ESO's VLT has helped scientists to discover a large primordial 'blob', more than 10 billion light-years away. The most likely scenario to account for its existence and properties is that it represents the early stage in the formation of a galaxy, when gas falls onto a large clump of dark matter.
Over the last few years, astronomers have discovered in the distant Universe a few so-called 'blobs'. These are rather energetic but under-luminous objects, of the size of or much larger than our Milky Way galaxy. Their exact nature is still unclear and several scenarios have been proposed to account for their existence.
An international team of astronomers  have discovered a new 'blob' located at a distance of 11.6 billion light-years (redshift 3.16). It is thus seen as it was when the Universe was only 2 billion years old, or less than 15% its present age. The newly discovered object is located in the well-studied GOODS South field .
The object was discovered using the multi-mode FORS1 instrument on ESO's Very Large Telescope (VLT), in December 2002. The astronomers studied a small part of the GOODS South field in a narrow-band filter centred around 505 nm for more than 8 hours. This special filter allows astronomers to observe emission from hydrogen atoms that are around 11.6 billion light-years away (redshift between 3.126 and 3.174). From December 2004 till February 2005, FORS1 was used again to perform spectroscopy of some of the newly discovered sources, for a total observing time of 6 hours.
With a diameter of 200 000 light-years, the blob is twice as big as our Milky Way and the total energy emitted is equivalent to that of about 2 billion suns. Despite this, the object is invisible in the images taken with various telescopes observing from the infrared to the X-ray wavebands, making it a very peculiar object indeed . It is also the only such object found by the astronomers in their survey.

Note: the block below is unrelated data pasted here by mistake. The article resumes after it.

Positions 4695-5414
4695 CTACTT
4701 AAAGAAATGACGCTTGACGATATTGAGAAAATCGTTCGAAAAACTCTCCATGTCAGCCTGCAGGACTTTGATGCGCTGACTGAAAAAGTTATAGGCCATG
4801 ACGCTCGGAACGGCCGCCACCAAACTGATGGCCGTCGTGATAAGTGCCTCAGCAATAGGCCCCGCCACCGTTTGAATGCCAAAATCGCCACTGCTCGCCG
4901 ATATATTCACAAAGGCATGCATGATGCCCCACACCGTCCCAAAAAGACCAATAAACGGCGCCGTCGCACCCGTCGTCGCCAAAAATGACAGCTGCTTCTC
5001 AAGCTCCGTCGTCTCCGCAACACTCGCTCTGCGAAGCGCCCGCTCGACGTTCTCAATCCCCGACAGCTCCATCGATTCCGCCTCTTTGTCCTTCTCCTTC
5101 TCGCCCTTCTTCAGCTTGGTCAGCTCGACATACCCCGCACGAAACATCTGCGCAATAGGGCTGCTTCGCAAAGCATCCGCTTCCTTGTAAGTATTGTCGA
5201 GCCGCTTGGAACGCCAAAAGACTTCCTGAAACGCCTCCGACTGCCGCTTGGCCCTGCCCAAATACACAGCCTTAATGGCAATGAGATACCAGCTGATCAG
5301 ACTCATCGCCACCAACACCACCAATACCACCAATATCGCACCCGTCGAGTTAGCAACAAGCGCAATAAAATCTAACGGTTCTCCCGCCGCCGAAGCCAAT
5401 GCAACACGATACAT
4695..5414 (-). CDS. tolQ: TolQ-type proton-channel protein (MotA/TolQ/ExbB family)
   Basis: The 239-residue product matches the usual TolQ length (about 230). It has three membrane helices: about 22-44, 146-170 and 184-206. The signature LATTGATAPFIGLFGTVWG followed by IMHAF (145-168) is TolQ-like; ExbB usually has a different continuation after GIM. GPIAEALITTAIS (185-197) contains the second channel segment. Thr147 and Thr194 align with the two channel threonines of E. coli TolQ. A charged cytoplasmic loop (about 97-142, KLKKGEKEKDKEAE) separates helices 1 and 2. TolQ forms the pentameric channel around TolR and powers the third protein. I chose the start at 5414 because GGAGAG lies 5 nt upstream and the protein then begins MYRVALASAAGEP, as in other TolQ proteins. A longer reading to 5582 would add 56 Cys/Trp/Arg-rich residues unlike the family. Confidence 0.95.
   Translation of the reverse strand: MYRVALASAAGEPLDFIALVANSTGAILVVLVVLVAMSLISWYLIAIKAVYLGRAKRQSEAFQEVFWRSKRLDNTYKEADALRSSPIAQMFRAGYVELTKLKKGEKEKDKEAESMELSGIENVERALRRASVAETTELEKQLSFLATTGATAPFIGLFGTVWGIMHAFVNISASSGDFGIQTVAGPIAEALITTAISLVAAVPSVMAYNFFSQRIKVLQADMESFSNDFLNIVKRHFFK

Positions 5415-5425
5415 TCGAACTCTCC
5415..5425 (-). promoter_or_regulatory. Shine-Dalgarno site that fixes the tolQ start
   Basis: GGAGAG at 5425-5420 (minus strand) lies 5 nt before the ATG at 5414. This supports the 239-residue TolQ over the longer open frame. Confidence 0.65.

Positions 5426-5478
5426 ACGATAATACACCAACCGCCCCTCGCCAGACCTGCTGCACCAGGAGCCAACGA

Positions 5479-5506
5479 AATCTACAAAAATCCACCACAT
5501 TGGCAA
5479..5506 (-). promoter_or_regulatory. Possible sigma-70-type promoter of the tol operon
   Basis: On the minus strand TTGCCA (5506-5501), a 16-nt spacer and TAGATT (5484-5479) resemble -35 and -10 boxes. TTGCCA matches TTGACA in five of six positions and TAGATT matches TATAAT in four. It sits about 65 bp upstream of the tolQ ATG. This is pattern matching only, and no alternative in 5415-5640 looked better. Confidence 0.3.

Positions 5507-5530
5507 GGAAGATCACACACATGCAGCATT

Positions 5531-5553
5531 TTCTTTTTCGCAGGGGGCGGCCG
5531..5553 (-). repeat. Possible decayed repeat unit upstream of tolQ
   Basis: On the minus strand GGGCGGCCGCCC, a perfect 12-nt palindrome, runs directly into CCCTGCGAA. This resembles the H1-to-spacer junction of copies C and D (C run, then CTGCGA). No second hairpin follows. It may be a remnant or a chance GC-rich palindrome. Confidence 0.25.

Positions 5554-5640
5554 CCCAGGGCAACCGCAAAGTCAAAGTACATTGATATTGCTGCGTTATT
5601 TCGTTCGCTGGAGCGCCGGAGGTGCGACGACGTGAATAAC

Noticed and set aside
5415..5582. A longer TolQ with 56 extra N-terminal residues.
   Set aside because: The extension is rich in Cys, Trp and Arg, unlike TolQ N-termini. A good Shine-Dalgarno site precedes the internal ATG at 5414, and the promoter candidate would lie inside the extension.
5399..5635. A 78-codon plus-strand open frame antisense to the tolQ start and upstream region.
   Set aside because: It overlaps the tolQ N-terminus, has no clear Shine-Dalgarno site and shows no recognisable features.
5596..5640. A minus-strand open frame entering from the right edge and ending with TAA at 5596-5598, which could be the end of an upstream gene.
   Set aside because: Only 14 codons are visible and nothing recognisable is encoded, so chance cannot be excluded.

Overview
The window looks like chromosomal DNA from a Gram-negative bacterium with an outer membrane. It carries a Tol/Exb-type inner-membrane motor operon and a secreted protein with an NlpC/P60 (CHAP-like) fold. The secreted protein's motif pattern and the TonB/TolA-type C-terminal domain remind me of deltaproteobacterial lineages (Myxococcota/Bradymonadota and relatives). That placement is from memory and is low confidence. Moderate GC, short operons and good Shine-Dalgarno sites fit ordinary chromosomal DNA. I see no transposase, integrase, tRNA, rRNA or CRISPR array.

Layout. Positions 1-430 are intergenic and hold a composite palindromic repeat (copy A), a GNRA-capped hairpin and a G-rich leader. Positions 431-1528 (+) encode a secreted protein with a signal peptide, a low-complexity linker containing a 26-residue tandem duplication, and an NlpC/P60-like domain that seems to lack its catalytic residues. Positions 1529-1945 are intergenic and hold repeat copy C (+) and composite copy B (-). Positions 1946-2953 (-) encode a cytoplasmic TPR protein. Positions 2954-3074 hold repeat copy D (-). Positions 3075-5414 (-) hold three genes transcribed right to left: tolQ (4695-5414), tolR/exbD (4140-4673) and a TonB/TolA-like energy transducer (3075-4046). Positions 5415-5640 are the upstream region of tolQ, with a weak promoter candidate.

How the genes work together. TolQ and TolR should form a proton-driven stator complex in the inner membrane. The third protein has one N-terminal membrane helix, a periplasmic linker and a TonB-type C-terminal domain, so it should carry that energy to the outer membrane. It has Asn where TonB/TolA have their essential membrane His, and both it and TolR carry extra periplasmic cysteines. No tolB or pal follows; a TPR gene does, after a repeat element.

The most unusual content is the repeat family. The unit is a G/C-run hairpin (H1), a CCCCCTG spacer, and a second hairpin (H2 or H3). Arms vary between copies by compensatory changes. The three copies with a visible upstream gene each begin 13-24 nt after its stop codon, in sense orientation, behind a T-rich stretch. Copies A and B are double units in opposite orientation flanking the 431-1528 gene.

"We have tried to explain this blob using the most common explanations, such as the illumination by a galaxy with an active nucleus or a galaxy that produce stars at a frantic rate, but none of them apply," says Kim Nilsson (ESO), first author of the paper relating the result. "Instead, we are led to the conclusion that the observed hydrogen emission comes from primordial gas falling onto a clump of dark matter. We could thus be literally seeing the building up of a massive galaxy, like our own, the Milky Way."
: The team comprises Kim Nilsson, Palle Møller, and Cédric Ledoux (ESO), and Johan Fynbo and Jesper Sommer-Larsen (DARK Cosmology Centre, Copenhagen, Denmark).
: The Great Observatories Origins Deep Survey (GOODS) is a public, multiwavelength survey that covers two 150 arcmin2 fields. These fields are centred on the HDF-N (Hubble Deep Field North) and the CDF-S (Chandra Deep Field South). GOODS consists of two major parts: space based imaging and ground based imaging and spectroscopy. The first part is carried out with the NASA Great Observatories, SIRTF, CXO, the NASA/ESA HST, as well as ESA's XMM-Newton. GOODS itself is a SIRTF Legacy program, designed to study galaxy formation and evolution over a very wide range of cosmic look-back time. Ground based observations include optical and near infrared, sub-millimetre and radio observations of the same two fields and are in particular done at ESO with the ESO/MPG 2.2-m telescope at La Silla and ESO's Very Large Telescope at Paranal.
: This is because the objects emits most of its light in the Lyman-alpha hydrogen line, while its continuum emission is too low to be detected.
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